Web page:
Today, information in logic applications is mostly carried by the electric current of electrons and holes in semiconductors. There is however a rapidly growing interest in the transmission of information encoded by electron and atomic spins which, in principle, can be realized by the propagation of spin-waves or magnetization waves through low-dimensional ferromagnets.
Genuine spin waves originate from deviations of individual, single spins with respect to the perfectly ordered ground state of a ferromagnet in which all spins are aligned parallel to each other. The waves that are propagating such deviations through the lattice of the ferromagnet are called spin waves and, as such, they can be excited only at very low temperatures. However, at room temperature one may excite similar waves, corresponding to the spatial variation of the macroscopic magnetization vector that locally deviates from the spontaneous magnetization.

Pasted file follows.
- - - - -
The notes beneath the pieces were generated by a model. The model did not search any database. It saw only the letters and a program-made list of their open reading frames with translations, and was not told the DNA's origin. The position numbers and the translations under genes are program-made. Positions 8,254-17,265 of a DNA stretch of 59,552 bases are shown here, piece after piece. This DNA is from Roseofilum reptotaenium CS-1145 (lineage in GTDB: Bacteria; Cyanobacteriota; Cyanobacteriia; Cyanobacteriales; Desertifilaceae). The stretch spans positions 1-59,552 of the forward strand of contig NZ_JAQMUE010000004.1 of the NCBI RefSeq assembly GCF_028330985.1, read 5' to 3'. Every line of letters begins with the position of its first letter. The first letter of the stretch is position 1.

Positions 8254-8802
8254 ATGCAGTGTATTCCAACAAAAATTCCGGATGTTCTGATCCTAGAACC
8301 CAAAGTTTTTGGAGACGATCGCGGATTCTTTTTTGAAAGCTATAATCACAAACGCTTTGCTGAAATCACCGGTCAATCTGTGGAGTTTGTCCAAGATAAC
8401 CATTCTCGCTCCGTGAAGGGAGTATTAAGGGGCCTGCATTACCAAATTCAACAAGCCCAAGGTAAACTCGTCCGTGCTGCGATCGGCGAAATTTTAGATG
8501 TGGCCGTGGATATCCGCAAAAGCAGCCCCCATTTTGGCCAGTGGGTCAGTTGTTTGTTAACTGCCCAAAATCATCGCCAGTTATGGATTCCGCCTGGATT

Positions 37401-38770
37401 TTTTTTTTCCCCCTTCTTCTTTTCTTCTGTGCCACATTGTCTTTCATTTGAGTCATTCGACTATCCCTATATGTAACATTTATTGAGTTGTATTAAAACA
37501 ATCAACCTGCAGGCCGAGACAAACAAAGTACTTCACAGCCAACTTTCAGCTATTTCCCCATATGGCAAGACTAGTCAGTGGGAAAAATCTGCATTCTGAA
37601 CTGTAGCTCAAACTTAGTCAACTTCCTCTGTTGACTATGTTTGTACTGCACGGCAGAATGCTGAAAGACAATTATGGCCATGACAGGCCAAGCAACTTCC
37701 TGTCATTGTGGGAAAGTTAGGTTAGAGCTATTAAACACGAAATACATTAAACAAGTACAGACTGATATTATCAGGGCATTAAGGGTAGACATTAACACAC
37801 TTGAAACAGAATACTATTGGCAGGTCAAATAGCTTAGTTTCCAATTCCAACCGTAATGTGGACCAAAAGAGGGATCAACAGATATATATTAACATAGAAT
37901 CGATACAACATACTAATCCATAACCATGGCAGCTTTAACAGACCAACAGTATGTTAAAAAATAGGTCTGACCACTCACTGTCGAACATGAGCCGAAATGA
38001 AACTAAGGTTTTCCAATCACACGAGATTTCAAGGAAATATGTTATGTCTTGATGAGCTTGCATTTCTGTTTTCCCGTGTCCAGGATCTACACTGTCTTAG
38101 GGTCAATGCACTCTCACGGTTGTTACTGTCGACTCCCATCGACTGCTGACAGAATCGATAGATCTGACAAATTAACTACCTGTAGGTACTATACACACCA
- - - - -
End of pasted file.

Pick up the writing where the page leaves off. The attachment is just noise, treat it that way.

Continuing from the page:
Although the basic quantum theory of ferromagnetism has been established already in the previous century, various fundamental problems are left unsolved or remain to be highly controversial, especially those concerning low-dimensional magnets. Rather than relying on semi-classical theories and simulation programs, the research of this PhD will focus on the fundamental physics of both the equilibrium properties and the spin dynamics of one- or two-dimensional ferromagnets, all to be studied in the framework of quantumstatistical and condensed matter physics